Proteobacteria, Firmicutes, Actinobacteria and Bacteroidetes were the dominant bacterial phyla detected in S. salar samples for both dietary treatments in our study. This bacterial phylla seem to characterize the bacterial communities in individuals of Atlantic salmon (S. salar) at the freshwater life cycle stages . These bacterial phyla are also commonly found in the gut bacterial communities of both saltwater and freshwater fish species [3 − 9, 16–21, 29, 32–42]
Despite the fact that the two experimental feeds contained almost exclusively Firmicutes, the increase in relative abundance of Firmicutes in S. salar samples after the onset of feeding was not solely due to feed specific OTUs. It should also be noted that 26.4% of the bacterial representatives detected on fertilized eggs (EG) were not detected in the water of the incubation tank (WST). This support the view that the microbial communities of fish eggs may be vertically transmitted from their parents or horizontally from their breading tank [38, 43].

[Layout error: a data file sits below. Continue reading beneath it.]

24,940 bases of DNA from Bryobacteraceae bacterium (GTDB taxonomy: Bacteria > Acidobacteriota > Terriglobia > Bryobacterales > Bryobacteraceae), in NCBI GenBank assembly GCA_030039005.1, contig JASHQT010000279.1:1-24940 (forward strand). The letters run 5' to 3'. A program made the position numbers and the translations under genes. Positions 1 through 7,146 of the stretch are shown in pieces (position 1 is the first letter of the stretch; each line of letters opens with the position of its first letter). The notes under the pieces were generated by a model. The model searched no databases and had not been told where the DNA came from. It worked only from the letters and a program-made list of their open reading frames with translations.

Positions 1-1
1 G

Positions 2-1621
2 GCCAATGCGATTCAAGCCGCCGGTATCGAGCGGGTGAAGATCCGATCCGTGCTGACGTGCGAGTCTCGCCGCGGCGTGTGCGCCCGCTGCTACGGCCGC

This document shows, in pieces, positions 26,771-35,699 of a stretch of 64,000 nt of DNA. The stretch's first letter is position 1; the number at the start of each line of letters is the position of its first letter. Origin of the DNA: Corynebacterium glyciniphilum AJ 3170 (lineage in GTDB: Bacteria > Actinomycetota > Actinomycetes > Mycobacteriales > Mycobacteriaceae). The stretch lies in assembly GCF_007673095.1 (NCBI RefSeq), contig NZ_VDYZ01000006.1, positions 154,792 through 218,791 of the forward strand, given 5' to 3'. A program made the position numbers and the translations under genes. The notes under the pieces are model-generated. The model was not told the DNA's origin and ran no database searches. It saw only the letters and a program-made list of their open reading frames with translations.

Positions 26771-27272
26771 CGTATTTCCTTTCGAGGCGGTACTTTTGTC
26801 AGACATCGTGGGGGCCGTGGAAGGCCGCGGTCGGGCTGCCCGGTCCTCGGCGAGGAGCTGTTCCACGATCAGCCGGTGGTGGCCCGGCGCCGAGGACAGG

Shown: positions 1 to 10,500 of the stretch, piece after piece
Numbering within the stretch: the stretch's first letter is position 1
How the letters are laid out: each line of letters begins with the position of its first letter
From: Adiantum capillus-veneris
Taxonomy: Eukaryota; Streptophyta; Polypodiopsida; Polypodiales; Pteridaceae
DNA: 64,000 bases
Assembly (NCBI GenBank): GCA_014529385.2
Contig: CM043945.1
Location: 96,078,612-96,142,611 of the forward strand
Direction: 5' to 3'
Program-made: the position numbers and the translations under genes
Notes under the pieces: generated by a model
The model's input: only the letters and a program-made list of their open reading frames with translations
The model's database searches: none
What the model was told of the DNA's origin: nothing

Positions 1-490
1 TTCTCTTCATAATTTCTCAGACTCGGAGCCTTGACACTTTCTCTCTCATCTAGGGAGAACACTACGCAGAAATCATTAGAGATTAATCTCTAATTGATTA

In agreement with previous studies [5, 19, 38], the observed species richness in water samples was always an order of magnitude higher than the richness of the host samples. Bacterial communities in rearing water did not show major shifts during the experiment. OTU0001 dominated at all time points, with closest relative the bacterial species Polynucleobacter necessaries. This species is commonly found in freshwater samples and it can contribute to the catabolism of urea and reduction of nitrate . The dominant bacterial species in S. salar samples are related with bacterial species from various habitats. The dominant OTU on fertilized eggs (OTU0011) was classified within the Methylotenera genus (β-Proteobacteria) and has previously been detected in fertilized salmon eggs by Lokesh et al. . This genus consists of methylotrophic species that use methylamine as sole carbon, energy and nitrogen source . The dominant OTU at the YS stage (OTU0013), seems to be related with Delftia acidovorans (β-Proteobacteria). Species of the genus Delftia are obligate anaerobes, organotrophic and non-fermentative organisms (46). They have previously been detected in the gut of healthy individuals of Epinephelus coioides , Oncorhynchus mykiss  and Sparus aurata [29, 40] and S. salar .